Insects on Coconut Trees
The coconut is one of the most used and grown nuts in the world, and the coconut tree is one of the most utilized palm trees in the world. The grainy coconut flesh is eaten raw or dried; the oil is used for cooking, as an ingredient in foods, and to make cosmetics, soaps and shampoos. Coconut trees grow best in warm climates in full sun. They can tolerate flooding, brackish water, salt spray and wind. Most insects on coconut trees cause little damage and do not require chemical treatment.
The Acathrix trymatus mite has a tiny, whitish, worm-like body and lives in the folds of emerging fronds on coconut trees, according to the University of Florida. This insect can be seen in the spring and fall but is difficult to find during the summer. It is more common on coconut trees that suffer from lethal yellowing disease. There is no evidence that the Acathrix mite transmits diseases or causes any damage to infested trees.
Aceria Coconut Mite
The Aceria guerreronis mite is one of the worst pests on coconut trees, according to the University of Florida. The microscopic mites form dense colonies and feed on the coconuts. This results in scarred and deformed nuts that turn brown prematurely and fall off before they are ripe. Chemical controls are not effective on Aceria mites, but some biological controls may reduce the infestations. Diseased fruit can be pruned and destroyed to prevent the spread of the mites.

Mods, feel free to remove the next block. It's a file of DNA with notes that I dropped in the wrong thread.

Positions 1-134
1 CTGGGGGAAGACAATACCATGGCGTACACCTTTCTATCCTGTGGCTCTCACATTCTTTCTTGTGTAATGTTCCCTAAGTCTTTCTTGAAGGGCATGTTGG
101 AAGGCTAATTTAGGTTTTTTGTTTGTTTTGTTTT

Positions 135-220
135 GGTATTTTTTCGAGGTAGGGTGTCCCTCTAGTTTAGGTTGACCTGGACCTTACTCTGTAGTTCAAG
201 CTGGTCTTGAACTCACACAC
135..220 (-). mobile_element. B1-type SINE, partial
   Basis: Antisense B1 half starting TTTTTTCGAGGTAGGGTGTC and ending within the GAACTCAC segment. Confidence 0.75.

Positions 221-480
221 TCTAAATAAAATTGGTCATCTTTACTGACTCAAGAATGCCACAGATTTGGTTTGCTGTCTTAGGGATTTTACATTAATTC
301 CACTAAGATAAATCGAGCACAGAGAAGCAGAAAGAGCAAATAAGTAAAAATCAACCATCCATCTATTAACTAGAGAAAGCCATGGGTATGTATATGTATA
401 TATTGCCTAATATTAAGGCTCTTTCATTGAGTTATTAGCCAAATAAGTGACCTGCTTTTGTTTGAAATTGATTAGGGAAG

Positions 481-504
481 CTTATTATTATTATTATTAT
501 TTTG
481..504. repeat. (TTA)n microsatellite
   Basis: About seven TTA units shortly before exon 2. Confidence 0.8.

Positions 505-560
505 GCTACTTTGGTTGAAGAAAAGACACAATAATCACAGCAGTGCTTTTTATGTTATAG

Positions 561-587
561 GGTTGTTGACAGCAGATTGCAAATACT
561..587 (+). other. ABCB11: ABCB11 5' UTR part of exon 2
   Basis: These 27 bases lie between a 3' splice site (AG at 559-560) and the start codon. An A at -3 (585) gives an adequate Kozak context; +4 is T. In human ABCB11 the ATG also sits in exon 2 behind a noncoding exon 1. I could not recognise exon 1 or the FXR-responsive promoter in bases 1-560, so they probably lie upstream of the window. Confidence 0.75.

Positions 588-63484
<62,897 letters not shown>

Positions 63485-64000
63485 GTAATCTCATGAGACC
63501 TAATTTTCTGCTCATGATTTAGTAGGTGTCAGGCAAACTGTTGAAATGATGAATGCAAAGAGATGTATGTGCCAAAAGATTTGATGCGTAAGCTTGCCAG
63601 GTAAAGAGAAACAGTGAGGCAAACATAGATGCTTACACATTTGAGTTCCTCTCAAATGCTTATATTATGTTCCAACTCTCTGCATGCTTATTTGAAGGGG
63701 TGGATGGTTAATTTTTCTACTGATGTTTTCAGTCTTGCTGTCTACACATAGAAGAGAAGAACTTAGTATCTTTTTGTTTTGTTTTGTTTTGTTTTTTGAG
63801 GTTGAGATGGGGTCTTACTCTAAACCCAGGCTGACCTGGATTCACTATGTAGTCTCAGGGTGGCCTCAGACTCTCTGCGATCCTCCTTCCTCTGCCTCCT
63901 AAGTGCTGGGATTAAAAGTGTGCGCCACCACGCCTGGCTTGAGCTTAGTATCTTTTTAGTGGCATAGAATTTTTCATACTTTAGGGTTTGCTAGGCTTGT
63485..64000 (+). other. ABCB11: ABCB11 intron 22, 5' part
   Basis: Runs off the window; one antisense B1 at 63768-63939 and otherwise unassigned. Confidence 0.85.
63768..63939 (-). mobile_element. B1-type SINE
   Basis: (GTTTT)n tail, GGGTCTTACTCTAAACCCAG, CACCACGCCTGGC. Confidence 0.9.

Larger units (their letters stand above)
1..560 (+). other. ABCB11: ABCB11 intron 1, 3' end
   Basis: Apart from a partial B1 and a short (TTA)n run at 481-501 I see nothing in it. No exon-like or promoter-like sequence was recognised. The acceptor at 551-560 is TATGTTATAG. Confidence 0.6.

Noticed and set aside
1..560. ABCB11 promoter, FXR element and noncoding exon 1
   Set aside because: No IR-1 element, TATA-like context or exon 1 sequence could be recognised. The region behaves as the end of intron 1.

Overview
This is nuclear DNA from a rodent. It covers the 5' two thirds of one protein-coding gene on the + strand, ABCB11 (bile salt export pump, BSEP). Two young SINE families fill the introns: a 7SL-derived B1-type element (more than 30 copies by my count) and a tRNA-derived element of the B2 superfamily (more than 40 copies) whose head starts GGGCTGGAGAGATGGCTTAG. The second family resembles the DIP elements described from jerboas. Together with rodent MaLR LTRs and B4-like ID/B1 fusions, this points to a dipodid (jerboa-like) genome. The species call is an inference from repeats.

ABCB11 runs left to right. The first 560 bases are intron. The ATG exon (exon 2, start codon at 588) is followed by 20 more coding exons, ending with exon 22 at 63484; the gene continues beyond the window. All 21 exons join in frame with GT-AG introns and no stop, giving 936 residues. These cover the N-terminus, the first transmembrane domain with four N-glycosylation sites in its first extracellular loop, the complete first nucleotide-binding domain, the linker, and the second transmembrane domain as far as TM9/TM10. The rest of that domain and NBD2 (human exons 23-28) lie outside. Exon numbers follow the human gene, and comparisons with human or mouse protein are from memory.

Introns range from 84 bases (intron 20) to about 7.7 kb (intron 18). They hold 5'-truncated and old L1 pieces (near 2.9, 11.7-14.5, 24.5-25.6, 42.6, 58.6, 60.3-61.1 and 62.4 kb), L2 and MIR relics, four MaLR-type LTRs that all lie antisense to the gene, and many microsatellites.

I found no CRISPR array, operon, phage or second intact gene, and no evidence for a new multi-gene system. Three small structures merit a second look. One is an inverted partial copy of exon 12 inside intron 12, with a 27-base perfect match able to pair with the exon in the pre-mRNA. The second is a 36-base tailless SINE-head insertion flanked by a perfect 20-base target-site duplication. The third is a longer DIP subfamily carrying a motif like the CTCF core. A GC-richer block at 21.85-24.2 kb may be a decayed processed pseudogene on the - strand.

Red Palm Mite
The red palm mite, Raoiella indica, is a serious pest on coconut, date and other palm trees, in addition to banana plants. Young palm trees are more susceptible to damage than mature trees. The mites feed on the underside of the lower leaves, causing extensive yellowing of the foliage. Female red palm mites are red with darker patches; the males are solid red. They are also known as coconut mites, scarlet mites, coconut red mites, red date palm mites, frond crimson mites, and leaflet false spider mite.
According to the University of Florida, most chemical controls for red palm mites have not been approved for use on palms or bananas in the United States.
Several other kinds of pests that cause minimal damage to the foliage of coconut trees usually do not need any type of control. These include caterpillars, mealybugs, palm aphids, palm weevils and other type of spider mites.